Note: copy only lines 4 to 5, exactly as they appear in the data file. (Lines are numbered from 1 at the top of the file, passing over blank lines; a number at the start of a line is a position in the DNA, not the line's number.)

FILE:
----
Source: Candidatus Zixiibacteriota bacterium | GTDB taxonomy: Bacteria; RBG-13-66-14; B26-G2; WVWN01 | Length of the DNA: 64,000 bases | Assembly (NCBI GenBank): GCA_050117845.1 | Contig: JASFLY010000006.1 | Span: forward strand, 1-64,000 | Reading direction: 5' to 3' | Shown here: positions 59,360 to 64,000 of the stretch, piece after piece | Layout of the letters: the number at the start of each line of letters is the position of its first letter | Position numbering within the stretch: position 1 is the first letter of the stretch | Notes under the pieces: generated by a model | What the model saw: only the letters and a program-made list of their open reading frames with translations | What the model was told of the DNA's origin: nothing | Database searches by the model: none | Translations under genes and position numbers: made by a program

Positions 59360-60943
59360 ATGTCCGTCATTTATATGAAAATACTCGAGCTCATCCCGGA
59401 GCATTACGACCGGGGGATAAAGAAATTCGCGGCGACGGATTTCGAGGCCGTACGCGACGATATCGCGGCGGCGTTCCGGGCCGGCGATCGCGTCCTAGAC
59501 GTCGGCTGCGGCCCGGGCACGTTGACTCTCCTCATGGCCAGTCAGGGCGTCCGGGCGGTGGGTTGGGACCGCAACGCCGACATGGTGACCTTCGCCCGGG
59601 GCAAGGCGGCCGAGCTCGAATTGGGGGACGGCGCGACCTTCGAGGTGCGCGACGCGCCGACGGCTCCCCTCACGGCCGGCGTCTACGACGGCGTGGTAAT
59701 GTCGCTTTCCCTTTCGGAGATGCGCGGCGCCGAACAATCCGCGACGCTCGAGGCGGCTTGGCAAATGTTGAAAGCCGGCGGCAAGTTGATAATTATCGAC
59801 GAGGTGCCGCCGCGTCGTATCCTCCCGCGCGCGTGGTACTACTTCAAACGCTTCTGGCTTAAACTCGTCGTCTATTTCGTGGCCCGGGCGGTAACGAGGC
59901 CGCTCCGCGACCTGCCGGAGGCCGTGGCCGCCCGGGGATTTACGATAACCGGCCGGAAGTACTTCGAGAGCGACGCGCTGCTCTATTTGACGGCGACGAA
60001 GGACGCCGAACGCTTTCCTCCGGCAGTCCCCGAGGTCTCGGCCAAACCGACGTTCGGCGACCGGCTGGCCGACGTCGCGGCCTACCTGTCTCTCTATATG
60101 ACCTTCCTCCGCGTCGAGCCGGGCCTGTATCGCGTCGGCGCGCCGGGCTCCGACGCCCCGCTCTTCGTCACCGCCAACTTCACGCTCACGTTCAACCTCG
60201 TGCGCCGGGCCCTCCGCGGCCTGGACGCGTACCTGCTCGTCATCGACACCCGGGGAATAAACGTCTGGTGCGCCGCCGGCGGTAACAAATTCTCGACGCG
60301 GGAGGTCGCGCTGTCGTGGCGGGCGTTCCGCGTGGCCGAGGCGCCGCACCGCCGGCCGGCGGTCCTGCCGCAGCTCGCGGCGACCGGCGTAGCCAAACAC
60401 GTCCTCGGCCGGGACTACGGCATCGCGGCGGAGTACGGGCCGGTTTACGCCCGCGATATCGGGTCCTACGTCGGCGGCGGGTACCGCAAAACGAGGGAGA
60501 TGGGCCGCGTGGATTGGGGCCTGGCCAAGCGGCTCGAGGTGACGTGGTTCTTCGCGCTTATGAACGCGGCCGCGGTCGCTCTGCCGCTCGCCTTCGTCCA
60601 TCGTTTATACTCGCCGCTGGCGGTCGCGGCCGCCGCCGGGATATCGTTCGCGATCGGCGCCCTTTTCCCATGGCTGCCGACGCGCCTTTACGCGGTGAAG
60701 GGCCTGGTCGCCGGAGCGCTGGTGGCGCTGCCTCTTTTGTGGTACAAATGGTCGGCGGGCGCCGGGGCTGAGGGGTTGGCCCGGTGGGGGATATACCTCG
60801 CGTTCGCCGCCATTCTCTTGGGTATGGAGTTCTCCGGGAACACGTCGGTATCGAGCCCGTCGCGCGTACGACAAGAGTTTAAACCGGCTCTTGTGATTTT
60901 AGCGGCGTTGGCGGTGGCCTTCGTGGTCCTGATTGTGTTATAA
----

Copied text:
59401 GCATTACGACCGGGGGATAAAGAAATTCGCGGCGACGGATTTCGAGGCCGTACGCGACGATATCGCGGCGGCGTTCCGGGCCGGCGATCGCGTCCTAGAC
59501 GTCGGCTGCGGCCCGGGCACGTTGACTCTCCTCATGGCCAGTCAGGGCGTCCGGGCGGTGGGTTGGGACCGCAACGCCGACATGGTGACCTTCGCCCGGG